A lot of companies specialize in transferring VHS tapes and 8mm films to DVD, “but not a lot of companies were offering a service that transfers old photographs,” he says.

With a long professional background scanning photographs for automotive companies and other businesses, he knows how to get the best digital images possible. He and Monica receive all sorts of photo requests, from  archiving old family photos dating back to the 1800s to saving new-baby photos on photo frames for easy dissemination to family members. Sometimes people hand the over thousands of prints and slides at one time.

“There are a lot of reasons people do this, from wanting to make sure their new-baby photos are properly saved, to sharing their family legacy from long ago with their children,” Messinger says.

Growth plans for 2009 include the possibility of more corporate mall locations as well as a startup package for independent distributors.   

“I can see the concept of selling photo scanning services and digital picture frames as a very real possibility for malls across America,” he says. “Once the customer sees the value in person, there is a lot of enthusiasm.”¬†


Fair Trade Winds Profits from Purpose

Dan Bennett

Two years ago, Paul Culler says he was turning 50, wondering how to handle his midlife crisis. His wife, Lois, asked him to skip the two-seater sports car, but signed off on his second idea: The family would open a seasonal fair-trade retail store called Fair Trade Winds in Bar Harbor, Maine.

The Cullers had been selling fair-trade coffee and chocolate to benefit their church in Fairfax, VA for several years, so they knew the market and wholly supported the fair-trade concept. Fair trade, as described on the company’s website at, “is a just, economically and environmentally sound global cooperative between artisans, traders, farmers, buyers and consumers. By selling directly to buyers in North America, producers in Africa, Asia, Latin America and other developing countries receive a reasonable living wage for their goods instead of a low, undeserving price.”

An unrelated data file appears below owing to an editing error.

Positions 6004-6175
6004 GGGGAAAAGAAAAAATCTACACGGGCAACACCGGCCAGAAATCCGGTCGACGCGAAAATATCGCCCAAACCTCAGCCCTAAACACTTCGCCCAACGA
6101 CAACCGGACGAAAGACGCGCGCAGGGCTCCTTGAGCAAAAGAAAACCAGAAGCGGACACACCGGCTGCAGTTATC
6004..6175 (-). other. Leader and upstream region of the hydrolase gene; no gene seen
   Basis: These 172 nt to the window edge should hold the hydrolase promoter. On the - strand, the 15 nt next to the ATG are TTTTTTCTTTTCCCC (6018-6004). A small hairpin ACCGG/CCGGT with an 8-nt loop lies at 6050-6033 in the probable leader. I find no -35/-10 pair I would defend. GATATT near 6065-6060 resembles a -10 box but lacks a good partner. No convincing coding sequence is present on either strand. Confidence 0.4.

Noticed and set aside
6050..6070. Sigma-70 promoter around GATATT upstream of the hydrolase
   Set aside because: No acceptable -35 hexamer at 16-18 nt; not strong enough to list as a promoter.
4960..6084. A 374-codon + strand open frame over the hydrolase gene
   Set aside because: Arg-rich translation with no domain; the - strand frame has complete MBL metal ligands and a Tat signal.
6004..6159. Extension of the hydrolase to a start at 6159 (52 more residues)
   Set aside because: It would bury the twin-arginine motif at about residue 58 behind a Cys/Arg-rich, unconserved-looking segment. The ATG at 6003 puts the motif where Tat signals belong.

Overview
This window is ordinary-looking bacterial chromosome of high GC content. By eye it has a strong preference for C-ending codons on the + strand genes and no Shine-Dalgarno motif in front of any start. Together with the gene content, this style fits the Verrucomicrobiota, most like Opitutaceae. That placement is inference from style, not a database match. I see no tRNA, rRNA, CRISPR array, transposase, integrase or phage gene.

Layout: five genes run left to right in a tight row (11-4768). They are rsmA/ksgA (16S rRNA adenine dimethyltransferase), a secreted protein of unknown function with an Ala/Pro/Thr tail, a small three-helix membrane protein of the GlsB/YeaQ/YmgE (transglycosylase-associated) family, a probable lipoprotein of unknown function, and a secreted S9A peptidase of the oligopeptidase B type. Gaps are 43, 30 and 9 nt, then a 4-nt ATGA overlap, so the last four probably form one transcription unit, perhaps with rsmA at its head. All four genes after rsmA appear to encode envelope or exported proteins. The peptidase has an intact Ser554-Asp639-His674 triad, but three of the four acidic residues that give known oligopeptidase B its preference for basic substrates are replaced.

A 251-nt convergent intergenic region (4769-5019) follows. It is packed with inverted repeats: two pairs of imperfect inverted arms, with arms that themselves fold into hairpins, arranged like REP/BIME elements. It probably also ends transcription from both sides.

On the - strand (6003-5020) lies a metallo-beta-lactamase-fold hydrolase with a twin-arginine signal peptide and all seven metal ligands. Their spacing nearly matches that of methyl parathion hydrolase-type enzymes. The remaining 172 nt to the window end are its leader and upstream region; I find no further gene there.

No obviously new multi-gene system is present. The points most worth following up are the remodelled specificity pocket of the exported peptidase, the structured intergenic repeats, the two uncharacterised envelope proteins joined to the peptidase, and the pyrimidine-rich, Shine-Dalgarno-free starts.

Residents of Fairfax, Virginia but frequent visitors to Bar Harbor, the Cullers felt the locals and tourists in one of Maine’s most beautiful and rugged coastal towns would appreciate fair-trade products. They planned a downtown store that would opened in early summer close at the end of December.

After a slow first year, things picked up. With Bar Harbor locals and the Cullers’ daughter running the store (while attending a nearby college), Paul and Lois decided to try the same concept closer to home.

imageIn October of last year, they opened the Fair Trade Winds cart in the Fair Oaks Mall in Fairfax. The plan is to keep the cart open at least through January 31st, and perhaps longer. The cart serves as an outpost for the Maine store, selling many of the store’s most popular items, including jewelry, purses, scarves, craftwork of all kinds, plus food and paper products such as personal journals, with a heavy emphasis on recycled merchandise.

The cart “is a smaller commitment than a traditional store, and we thought we would see what happens in a mall setting,” Paul Culler says. “There really wasn’t any kind of fair-trade retail presence in the western part of Fairfax County.” Though many customers who stop by the cart have some idea of what fair-trade goods are, others are curious and want to learn more.

“A lot of people come up and spend a couple of minutes looking at the products and talking,” he says. “They can see it isn’t just a bunch of products bought in Taiwan, and they are curious.”

Shoppers often delighted when they hear that purchasing Fair Trade Winds’ tea bags made from recycled materials benefits women’s groups in Africa, or that coffee sales help coffee farmers in Latin America pay for schooling and healthcare for their children. When customers pick up recycled purses made of inner tubes from El Salvador or journals made from tree-free paper (paper made from sources such as hemp or sugar cane husk) in the Himalayas, they feel connected to the bigger world picture. Those good feelings turn into sales.

“The margins on fair-trade products aren’t that great,” says Culler, a certified financial planner. “But the sales mean that the people who made the products are actually receiving a fair wage. It’s a concept that we’re trying to promote and accomplish, as much as make a business profit.

“Of course, the slimmer profits make growth a slower concept. Part of our growth dilemma is the ability to expand in high-rent areas,” he says. “But it’s possible we will grow at a reasonable pace, maybe opening some full-sized stores in malls, maybe opening carts at airports, if it makes sense.”

What will likely keep the Cullers in the fair-trade retail business, he says, is the reaction they get from their store and cart customers every day. “When they visit us in the Bar Harbor store, or stop by the cart in the mall, they often say, ‘We’re glad you’re here,’ It means a lot to hear something like that.”

Mouse over images below to view.

Bernadette Starzee

Starzee, a Long Island, NY writer who covers business, sports and lifestyle topics, is a senior writer for SRR. She can be reached at .